– The line: “`myst_top_ngrams = set([tup[0] for tup in top_N_common(test_file,N)])“` should give a starting point on how to construct a set of just the top N n-grams and discarding the count values for the mystery language file. You’ll have to also do something similar for the language files to compare them.

– The list method index() may be useful.

Running `hw8_1.py` now should output something for steps 1,2 and 3.

Submit the filled-in version of `hw8_1.py`

## 2) Homework Problem 2: TF-IDF

For this problem, we will compute the tf-idf scores for the set of n-grams in each document in the `lecs/` folder.

Fill in the missing functions in `hw8_2.py`, according to their specifications. You can use any functions written for problem 1 to aid you in this problem. You may find the lecture notes found on brightspace helpful for thinking about the format of the doc-word matrix, and referring to the notebooks shown in class may be helpful for thinking about how to construct a doc-word matrix.

Note that even after installing nltk and importing it, you may need to add the following below your nltk import statement:
“`
nltk.download(‘punkt’)
nltk.download(‘stopwords’)
nltk.download(‘wordnet’)
“`

## Step 1:
Fill in the code for `read_and_clean_doc`. This function takes in a file path (you may assume that it is a valid filepath) and outputs a cleaned string generated from the text in the file at the filepath. You should read the file into a single string, remove punctuation (see `helper.py`), remove stopwords, and remove all whitespace from the string such that it is a sequence of only characters (numbers are ok). This function should return the cleaned string after you have completed the above processing steps.

Fill in the code for `build_doc_word_matrix`. This function takes in a list of filepaths and a number `n` equal to the number of characters in an ngram. You should generate a document word matrix with columns representing ngrams and rows representing each document in the list given. You may use functions previously written in `hw8_1.py` to complete this part, if you wish.

## Step 2:
Fill in the code for `build_tf_matrix` and `build_idf_matrix`. In addition to the instructions given in `hw8_2.py`, you may want to refer to the lecture notes on brightspace for how to complete these functions.

Fill in the code for `build_tfidf_matrix`.

## Step 3:
Fill in the code for `find_distinctive_ngrams`. This function calculates and outputs the top 3 most unique words found in each document (Note: the most unique words, not the most common). This function takes in a doc-word matrix, a list of ngrams, and a list of filepaths. You should return a dictionary with the following qualities: each filepath becomes a key in the dictionary. The value for each filepath key should be a list of the top 3 most unique ngrams in the file.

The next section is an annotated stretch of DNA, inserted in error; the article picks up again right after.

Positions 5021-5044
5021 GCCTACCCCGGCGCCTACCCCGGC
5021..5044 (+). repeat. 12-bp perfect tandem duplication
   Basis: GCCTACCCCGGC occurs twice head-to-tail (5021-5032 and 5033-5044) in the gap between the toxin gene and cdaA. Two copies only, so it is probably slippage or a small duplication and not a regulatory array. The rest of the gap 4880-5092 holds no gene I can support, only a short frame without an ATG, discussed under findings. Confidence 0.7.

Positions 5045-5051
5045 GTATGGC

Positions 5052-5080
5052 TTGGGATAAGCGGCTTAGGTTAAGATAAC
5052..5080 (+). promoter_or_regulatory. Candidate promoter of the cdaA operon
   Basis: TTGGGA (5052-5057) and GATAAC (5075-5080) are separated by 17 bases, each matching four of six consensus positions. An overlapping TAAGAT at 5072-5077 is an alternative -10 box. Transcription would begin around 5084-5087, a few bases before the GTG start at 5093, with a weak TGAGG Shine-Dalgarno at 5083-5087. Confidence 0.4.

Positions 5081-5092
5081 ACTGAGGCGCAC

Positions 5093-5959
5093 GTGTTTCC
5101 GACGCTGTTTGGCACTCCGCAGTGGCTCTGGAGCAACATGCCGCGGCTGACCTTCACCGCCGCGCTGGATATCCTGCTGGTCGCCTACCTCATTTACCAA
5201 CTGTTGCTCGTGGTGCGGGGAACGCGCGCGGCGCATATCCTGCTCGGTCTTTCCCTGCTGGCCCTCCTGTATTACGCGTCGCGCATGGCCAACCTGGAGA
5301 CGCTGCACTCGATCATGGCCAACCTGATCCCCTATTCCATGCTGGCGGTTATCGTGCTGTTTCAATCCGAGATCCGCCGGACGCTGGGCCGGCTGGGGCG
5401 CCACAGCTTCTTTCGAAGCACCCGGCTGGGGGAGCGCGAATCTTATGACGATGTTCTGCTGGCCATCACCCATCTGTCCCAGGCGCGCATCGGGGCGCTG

While we will test you using our own tests, at the end of `hw8_2.py` are some good test cases to check your code as you go. Feel free to uncomment and recomment them where convenient for you as you write the different functions. The output to those should be:
“`
*** Testing read_and_clean_doc ***
letslookwifisbackgro
*** Testing build_doc_word_matrix ***
(2, 1904)
1904
[ 1.  1.  4.  1. 16.  0.  0.  1.  1.  1.]
[‘003’, ‘009’, ’00m’, ‘013’, ‘021’, ’02c’, ’02f’, ’02p’, ‘038’, ‘098’]
[0. 0. 0. 0. 2. 1. 1. 2. 0. 0.]
*** Testing build_tf_matrix ***
[0.00024789 0.00024789 0.00099157 0.00024789 0.00396629 0.
0.         0.00024789 0.00024789 0.00024789]
[0.         0.         0.         0.         0.0007837  0.00039185
0.00039185 0.0007837  0.         0.        ]
[1. 1.]
*** Testing build_idf_matrix ***
[0.30103 0.30103 0.30103 0.30103 0.      0.30103 0.30103 0.      0.30103
0.30103]
*** Testing build_tfidf_matrix ***
(2, 1904)
[7.46232017e-05 7.46232017e-05 2.98492807e-04 7.46232017e-05
0.00000000e+00 0.00000000e+00 0.00000000e+00 0.00000000e+00
7.46232017e-05 7.46232017e-05]
[0.         0.         0.         0.         0.         0.00011796
0.00011796 0.         0.         0.        ]
*** Testing find_distinctive_words ***
{‘lecs/1_vidText.txt’: [‘sec’, ‘tsp’, ‘ega’], ‘lecs/2_vidText.txt’: [‘ute’, ‘poi’, ‘asi’]}
“`

Note: You may get an output like `{‘lecs\\1_vidText.txt’: [‘sec’, ‘tsp’, ‘ega’], ‘lecs\\2_vidText.txt’: [‘ute’, ‘poi’, ‘asi’]}` when testing `find_distinctive_words`. **This is also accepted**. Different operating systems have different filesystem naming conventions, hence the `\\` vs `/` difference.

Submit your filled in version of `hw8_2.py`

# What you need to submit

Each of the homework problems specify what file(s) to generate and submit for
that problem.

# Submitting your code

Push your completed `hw8_1.py` and `hw8_2.py` to your repository before the deadline.